COVID-19 (Coronavirus)

Information about changes at hospitals and health centres can be found at www.cdhb.health.nz/covid19

VISITORS TO HOSPITAL

Updated - effective from 14 May 2020 until further notice. Under COVID-19 Alert Level 2 visitor access to health facilities continues to be restricted.– details for all facilities...

Last updated:
29 April 2020

Please remember, limiting our interactions with others is our best defence against COVID-19. Please don’t visit the hospital if you don’t need to. The following level 2 visitor restrictions are in place for all Canterbury DHB health facilities:

  • Visitors will be screened and asked to provide contact details upon arrival
  • Visitors who are unwell or have suspicion of COVID-19 will not be able to enter
  • Aged residential care: no visitors, however, family visits for palliative care residents who do not have COVID-19 will be considered on a case-by-case basis.

Specific and detailed visitor restrictions that apply to each hospital are available on our COVID-19 page.

Health Warning Algal Bloom in Selwyn Waikirikiri River at the Whitecliffs Domain

Friday 4 December 2015Media release2 minutes to read

The Community and Public Health division of the Canterbury District Health Board have issued a health warning after potentially toxic blue-green algae (benthic cyanobacteria) were found in Selwyn/Waikirikiri River at the Whitecliffs Domain.

People and animals, particularly dogs, should avoid the area of the Selwyn River at Whitecliffs Domain until the health warning has been lifted.

Dr Alistair Humphrey, Canterbury Medical Officer of Health, says the algae look like dark brown to black mats and can produce toxins harmful to people and animals.

“Exposure may cause skin rashes, nausea, stomach cramps, tingling and numbness around the mouth and fingertips,” Dr Humphrey says.

“If you experience any of these symptoms, visit your doctor immediately, also let your doctor know if you've had contact with dark brown/black algal mats or water in this area.”

The Selwyn District Council as the drinking water supplier are following agreed procedures to ensure their reticulated drinking water supplies are safe.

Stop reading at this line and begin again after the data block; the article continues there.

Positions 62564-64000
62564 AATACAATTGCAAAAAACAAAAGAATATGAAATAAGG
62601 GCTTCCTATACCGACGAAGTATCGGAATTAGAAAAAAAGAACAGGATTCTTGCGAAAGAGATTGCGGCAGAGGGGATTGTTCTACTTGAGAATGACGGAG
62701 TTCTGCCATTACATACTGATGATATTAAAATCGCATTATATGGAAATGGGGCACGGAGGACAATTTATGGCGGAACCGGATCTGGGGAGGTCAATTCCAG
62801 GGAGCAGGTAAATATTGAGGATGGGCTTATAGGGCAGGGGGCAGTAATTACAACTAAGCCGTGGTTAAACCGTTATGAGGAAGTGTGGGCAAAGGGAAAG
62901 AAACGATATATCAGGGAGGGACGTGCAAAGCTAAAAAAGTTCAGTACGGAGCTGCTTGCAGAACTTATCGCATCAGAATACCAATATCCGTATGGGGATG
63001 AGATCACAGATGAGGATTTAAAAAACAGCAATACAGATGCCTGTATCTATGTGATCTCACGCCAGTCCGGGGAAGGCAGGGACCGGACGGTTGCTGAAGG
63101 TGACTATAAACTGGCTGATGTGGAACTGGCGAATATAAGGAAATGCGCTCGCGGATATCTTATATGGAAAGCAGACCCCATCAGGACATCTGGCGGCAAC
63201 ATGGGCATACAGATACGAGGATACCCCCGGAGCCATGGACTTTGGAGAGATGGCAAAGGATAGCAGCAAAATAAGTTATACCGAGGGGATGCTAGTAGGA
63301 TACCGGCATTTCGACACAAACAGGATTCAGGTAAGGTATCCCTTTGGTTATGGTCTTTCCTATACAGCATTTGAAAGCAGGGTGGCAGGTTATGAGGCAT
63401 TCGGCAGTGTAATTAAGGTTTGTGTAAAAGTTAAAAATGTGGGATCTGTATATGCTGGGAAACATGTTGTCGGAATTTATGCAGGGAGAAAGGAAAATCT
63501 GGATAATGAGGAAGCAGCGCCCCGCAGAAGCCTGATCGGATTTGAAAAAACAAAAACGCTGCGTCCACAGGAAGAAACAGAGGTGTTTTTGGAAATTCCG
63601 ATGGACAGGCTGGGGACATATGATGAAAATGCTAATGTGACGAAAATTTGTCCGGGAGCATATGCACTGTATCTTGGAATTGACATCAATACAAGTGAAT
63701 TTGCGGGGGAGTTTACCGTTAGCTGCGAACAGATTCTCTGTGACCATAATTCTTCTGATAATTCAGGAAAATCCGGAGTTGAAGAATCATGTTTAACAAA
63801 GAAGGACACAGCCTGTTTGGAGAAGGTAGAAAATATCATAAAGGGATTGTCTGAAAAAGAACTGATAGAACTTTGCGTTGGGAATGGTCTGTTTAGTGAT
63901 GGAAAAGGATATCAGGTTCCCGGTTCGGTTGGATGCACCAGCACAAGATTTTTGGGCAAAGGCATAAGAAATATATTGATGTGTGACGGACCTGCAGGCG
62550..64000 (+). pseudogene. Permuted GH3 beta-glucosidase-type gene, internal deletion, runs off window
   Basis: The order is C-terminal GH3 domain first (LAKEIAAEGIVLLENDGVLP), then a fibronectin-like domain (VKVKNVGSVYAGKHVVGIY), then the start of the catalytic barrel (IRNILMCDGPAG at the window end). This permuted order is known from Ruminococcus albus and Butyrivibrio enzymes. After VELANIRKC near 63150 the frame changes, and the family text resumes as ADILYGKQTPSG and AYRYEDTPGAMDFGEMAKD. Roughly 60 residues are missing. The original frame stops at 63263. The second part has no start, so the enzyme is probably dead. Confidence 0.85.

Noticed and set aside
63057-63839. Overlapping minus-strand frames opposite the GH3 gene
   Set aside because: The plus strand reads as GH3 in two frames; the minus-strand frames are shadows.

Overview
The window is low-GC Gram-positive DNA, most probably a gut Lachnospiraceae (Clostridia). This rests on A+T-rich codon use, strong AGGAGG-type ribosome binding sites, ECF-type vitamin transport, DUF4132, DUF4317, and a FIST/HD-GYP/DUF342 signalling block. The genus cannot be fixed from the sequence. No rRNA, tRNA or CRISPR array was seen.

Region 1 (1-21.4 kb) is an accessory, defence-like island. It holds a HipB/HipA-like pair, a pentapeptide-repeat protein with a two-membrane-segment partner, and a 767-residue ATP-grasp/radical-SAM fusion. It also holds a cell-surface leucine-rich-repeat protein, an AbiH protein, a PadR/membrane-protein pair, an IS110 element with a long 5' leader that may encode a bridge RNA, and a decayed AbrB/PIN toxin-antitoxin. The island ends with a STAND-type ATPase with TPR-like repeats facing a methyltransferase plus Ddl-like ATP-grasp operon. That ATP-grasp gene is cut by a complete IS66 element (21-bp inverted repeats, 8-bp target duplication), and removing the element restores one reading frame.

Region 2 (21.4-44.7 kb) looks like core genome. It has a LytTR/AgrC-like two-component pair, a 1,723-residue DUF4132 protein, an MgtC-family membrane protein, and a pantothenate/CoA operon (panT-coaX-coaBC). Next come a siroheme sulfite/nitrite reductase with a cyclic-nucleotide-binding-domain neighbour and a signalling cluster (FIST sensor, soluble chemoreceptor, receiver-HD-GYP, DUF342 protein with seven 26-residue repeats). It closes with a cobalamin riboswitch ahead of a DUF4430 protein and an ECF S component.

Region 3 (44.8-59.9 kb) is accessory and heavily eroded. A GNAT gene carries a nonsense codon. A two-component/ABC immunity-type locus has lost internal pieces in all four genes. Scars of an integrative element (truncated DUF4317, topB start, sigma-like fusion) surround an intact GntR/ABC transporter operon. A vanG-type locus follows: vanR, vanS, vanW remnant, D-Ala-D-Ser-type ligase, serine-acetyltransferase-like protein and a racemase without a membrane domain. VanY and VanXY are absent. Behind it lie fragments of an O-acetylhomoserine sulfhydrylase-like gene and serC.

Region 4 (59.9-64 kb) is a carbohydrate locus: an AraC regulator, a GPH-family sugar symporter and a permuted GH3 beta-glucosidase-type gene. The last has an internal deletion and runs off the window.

“No-one should drink the water from the river at any time, even after boiling the water from the river, it does not remove the toxin therefore should not be consumed,” Dr Humphrey says.

People and animals should remain out of the waterways until the warnings have been lifted.

“Pets should be taken to a vet immediately if they are showing signs of illness after coming into contact with algal mats.”

Environment Canterbury is monitoring the sites and the public will be advised of any changes in water quality, Dr Humphrey says.

Facts about cyanobacteria:

Appears as dark brown/black mats attached to rocks along the riverbed
The algae occur naturally but can increase rapidly during warmer months
It often has a strong musty smell and algal toxin concentrations can vary over short periods with changing environmental conditions
Although high river levels will remove the algal bloom, detached mats can accumulate along the shore and increase the risk of exposure to toxins
If a health warning is in place avoid contact with the water
Although district or city councils may place warning signs, these may not be seen at the numerous river access points, hence the need for people/ dog-walkers to treat every low-flowing river cautiously.
For further information visit Environment Canterbury's website

Or contact Community and Public Health on (03) 364 1777.​

ENDS

Tags

Back to Health News

Page last updated: 19 December 2018

Is this page useful?